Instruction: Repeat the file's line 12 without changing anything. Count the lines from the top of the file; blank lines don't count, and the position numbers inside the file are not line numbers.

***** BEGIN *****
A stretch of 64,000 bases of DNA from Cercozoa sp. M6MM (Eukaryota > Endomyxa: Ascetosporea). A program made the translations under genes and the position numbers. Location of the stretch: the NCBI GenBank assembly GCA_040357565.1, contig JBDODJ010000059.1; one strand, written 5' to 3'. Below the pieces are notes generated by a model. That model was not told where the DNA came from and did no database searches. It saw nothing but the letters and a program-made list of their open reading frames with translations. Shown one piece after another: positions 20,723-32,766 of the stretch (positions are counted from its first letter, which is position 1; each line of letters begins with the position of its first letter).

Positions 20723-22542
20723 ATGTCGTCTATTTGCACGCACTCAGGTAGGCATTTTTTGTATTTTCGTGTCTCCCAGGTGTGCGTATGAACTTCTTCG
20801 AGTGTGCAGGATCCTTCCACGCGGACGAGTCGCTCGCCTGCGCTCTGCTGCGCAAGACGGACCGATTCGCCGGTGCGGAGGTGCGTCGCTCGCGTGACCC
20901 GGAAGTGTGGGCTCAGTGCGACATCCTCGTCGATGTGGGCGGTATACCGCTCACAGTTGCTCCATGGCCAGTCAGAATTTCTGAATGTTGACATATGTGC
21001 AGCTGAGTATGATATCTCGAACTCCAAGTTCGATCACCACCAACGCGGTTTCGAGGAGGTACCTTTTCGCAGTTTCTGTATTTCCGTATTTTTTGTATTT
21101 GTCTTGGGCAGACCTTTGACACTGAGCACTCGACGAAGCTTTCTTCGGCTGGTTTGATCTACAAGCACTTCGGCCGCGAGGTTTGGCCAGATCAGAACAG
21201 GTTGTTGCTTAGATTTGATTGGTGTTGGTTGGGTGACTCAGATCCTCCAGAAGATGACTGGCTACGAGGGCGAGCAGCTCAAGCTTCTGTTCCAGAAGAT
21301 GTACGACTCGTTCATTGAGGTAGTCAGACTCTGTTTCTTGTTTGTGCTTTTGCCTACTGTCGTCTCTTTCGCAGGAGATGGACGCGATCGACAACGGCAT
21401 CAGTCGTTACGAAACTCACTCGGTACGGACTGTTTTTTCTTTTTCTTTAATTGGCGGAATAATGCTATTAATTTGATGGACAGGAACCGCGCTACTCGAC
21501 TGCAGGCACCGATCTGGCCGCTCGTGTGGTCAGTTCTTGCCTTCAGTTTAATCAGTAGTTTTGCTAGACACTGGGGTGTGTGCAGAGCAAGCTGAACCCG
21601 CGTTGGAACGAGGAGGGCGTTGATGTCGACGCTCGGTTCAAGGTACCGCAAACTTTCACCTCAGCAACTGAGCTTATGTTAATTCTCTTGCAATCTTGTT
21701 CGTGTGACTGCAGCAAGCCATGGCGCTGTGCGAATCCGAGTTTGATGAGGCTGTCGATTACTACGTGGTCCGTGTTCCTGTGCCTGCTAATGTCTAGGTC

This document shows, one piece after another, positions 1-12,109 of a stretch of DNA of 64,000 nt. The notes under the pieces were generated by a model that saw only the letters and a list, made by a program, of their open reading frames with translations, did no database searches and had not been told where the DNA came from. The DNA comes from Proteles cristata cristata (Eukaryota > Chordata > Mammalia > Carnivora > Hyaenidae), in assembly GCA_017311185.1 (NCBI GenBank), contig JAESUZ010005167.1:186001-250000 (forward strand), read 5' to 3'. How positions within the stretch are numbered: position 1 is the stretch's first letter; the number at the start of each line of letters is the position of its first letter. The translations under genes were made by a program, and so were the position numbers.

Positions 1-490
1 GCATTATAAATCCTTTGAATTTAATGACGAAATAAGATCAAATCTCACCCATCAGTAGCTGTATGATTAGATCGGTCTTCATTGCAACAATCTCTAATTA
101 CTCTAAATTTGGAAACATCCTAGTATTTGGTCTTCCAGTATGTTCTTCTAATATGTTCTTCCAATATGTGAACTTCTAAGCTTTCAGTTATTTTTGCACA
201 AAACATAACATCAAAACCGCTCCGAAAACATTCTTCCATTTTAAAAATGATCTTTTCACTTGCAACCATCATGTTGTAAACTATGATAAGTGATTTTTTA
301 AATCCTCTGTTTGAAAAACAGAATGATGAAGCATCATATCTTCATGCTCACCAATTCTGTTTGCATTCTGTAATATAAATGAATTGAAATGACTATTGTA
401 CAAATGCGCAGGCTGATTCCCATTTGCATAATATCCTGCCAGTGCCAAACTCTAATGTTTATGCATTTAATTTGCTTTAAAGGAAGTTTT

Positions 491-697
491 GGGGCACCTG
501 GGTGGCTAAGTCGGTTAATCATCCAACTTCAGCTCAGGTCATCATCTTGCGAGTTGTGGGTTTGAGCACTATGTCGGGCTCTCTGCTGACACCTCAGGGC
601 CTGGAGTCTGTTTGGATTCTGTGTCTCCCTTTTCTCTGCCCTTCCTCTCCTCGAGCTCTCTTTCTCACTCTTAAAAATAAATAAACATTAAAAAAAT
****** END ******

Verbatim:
21601 CGTTGGAACGAGGAGGGCGTTGATGTCGACGCTCGGTTCAAGGTACCGCAAACTTTCACCTCAGCAACTGAGCTTATGTTAATTCTCTTGCAATCTTGTT